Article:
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Home The News News Ma pushed me to quit: ex-TFD chief

Ma pushed me to quit: ex-TFD chief

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Lin Wen-cheng (林文程) said he resigned as executive director of the Taiwan Foundation for Democracy (TFD) under pressure from President Ma Ying-jeou (馬英九).

The foundation, founded in 2003 under the Democratic Progressive Party (DPP) administration, was established with government funds with the aim of promoting human rights and democracy worldwide.

Lin resigned on Thursday night during the foundation’s board meeting. The board then appointed former Chinese Nationalist Party (KMT) lawmaker Huang Teh-fu (黃德福) to succeed him.

DPP Legislator Tsai Huang-liang (蔡煌瑯), a board member, left the meeting to protest the change.

In Lin’s resignation letter, which Legislative Speaker Wang Jin-pyng (王金平) — the foundation’s chairman — read out loud to the board, Lin said he resigned because Ma had wanted to remove him since June 2008.

In an interview with the Chinese-language Liberty Times (the Taipei Times’ sister newspaper) on Thursday, Lin said the board spent a considerable amount of time discussing his case and that board members across party lines said he had done a good job.

While some board members had asked Wang what was behind Lin’s departure, Lin said Wang later acknowledged the pressure came from the president, though he stopped short of mentioning Ma’s name.

Saying the foundation should be an organization devoted to democracy and without partisan bias, board supervisor Tsai Ming-hwa (蔡明華) questioned how the foundation could remove ranking officials simply because of differences in political ideology.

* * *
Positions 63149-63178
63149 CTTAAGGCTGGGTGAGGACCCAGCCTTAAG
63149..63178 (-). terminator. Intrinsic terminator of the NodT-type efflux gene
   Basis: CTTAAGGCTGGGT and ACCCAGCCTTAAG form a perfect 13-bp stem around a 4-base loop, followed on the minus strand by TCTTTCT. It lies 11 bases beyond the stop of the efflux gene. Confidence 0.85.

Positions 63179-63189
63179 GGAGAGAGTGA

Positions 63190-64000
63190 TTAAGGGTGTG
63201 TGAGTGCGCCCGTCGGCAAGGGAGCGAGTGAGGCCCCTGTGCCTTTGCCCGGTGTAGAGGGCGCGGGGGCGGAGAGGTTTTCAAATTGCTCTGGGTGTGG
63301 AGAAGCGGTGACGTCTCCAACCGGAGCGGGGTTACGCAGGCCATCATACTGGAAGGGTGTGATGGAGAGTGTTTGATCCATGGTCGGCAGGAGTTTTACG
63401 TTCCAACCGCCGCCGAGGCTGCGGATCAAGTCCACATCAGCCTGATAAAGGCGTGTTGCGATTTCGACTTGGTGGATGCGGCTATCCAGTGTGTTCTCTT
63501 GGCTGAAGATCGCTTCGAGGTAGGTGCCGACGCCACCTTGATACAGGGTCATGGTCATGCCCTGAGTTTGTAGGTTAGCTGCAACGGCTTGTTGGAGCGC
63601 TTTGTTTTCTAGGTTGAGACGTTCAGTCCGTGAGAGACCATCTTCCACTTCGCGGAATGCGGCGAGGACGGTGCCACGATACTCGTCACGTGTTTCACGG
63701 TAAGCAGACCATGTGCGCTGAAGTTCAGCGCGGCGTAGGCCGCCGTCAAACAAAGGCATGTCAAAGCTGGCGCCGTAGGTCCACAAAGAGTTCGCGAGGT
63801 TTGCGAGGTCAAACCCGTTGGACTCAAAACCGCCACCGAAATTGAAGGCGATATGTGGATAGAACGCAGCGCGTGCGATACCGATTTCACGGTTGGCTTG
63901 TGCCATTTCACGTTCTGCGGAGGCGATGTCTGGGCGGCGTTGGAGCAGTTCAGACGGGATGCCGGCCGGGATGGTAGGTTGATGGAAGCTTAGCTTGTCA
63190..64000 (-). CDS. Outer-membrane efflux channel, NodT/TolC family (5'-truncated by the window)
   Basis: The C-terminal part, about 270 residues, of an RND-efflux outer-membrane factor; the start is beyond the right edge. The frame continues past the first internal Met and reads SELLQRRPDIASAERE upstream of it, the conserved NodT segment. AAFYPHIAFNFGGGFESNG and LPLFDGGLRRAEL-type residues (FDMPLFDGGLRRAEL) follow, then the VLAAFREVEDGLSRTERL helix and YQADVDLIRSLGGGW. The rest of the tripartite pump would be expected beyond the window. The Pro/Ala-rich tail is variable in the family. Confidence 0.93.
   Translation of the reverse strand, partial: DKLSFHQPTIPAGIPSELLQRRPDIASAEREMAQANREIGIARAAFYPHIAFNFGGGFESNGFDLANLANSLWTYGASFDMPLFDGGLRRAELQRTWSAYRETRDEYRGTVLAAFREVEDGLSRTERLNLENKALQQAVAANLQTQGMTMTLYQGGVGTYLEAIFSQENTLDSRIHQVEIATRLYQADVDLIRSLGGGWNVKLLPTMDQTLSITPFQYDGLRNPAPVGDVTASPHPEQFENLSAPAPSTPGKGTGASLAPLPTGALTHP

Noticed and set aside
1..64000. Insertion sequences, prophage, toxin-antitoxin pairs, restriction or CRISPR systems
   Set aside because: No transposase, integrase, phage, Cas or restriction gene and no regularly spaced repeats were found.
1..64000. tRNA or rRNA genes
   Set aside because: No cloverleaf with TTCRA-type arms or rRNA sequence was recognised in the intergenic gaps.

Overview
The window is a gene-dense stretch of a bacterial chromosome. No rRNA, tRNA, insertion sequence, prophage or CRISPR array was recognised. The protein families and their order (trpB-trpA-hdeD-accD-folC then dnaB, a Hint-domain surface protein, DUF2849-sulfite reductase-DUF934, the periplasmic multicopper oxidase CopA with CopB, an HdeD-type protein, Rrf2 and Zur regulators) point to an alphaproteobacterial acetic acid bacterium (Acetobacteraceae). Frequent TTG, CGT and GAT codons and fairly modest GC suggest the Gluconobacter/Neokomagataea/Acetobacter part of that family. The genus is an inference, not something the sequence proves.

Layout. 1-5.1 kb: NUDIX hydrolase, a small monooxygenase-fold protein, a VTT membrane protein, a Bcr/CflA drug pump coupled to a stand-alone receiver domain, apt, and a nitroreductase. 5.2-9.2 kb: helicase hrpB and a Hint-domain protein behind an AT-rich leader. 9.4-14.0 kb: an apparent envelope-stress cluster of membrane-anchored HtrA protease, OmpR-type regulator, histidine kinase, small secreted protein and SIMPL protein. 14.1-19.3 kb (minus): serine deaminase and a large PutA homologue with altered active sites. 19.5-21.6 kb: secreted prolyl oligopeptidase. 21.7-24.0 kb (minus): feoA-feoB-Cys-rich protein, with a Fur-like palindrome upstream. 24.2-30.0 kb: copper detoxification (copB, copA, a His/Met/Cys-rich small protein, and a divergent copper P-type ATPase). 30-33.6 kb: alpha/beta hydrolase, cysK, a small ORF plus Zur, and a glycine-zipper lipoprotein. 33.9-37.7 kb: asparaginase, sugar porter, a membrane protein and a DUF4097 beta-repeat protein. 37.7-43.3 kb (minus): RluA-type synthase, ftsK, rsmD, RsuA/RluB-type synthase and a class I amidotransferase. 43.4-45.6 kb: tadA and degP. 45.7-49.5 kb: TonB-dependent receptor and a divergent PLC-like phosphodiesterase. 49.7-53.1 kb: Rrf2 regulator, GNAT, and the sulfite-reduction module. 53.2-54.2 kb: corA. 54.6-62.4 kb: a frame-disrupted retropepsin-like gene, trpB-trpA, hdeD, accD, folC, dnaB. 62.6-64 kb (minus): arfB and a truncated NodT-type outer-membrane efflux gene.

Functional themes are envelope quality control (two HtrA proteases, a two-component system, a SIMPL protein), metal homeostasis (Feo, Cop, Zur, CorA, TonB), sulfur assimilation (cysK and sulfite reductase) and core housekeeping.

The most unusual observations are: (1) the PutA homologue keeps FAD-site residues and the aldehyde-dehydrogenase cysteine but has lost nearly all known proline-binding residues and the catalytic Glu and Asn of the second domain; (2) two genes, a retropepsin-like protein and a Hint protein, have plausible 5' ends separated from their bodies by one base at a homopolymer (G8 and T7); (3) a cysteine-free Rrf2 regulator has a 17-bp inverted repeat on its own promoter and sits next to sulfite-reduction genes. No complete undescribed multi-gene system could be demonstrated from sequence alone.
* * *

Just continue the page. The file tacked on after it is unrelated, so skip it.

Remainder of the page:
Tsai Huang-liang said he felt Wang was helpless in the matter, adding that Wang, in an attempt to maintain harmony, told the board that Lin had not been removed, but had resigned.

“Everyone knows the real reason. Politics, after all, involves a lot of acting,” Tsai Huang-liang said.

Tsai Huang-liang accused Ma of investigating Lin’s political beliefs and shaming Taiwan’s democracy.

Lin told the Liberty Times that he admired the head of the US’ National Endowment for Democracy (NED), who thanked everyone in the US for their support when the NED presented Tibetan spiritual leader the Dalai Lama with an award for democracy on Feb. 29.

The NED is sponsored by the US government, but Americans believe it belongs to all the people of the US and not to any party or any government, Lin said.

By contrast, Lin said, Ma pressuring him to resign shows freedom and democracy have still not matured in Taiwan, and this upsets him greatly.

According to Lin, last June, then-National Security Council (NSC) secretary-general Su Chi (蘇起) met Wang and told him that Lin should step down because he once served as a NSC adviser under the DPP administration, and that Lin had expressed support for Taiwan’s independence during a closed-door meeting at the Brookings Institution in the US in 2004.

Lin said he couldn’t remember whether he had made such comments.

However, even if he had, he was at that time an NSC adviser and the setting was a closed-door meeting, he said.

Lin said he was scared by Su’s claim that he had a recording of his comments because it reminded him of the White Terror era, and he had no idea how Su could have gotten such a recording.

Lin also quoted Su as telling him last October that although he was doing a good job, his position was a symbolic one and that he had to leave because the ruling party had changed.

Noting that a consensus on supporting democracy and human rights in China was reached among the ruling and opposing parties when the foundation was founded, Lin said he hoped those ideals would still be upheld despite the transfer of power in Taiwan.

The Presidential Office was unavailable for comment at press time.

Source: Taipei Times 2010/03/20

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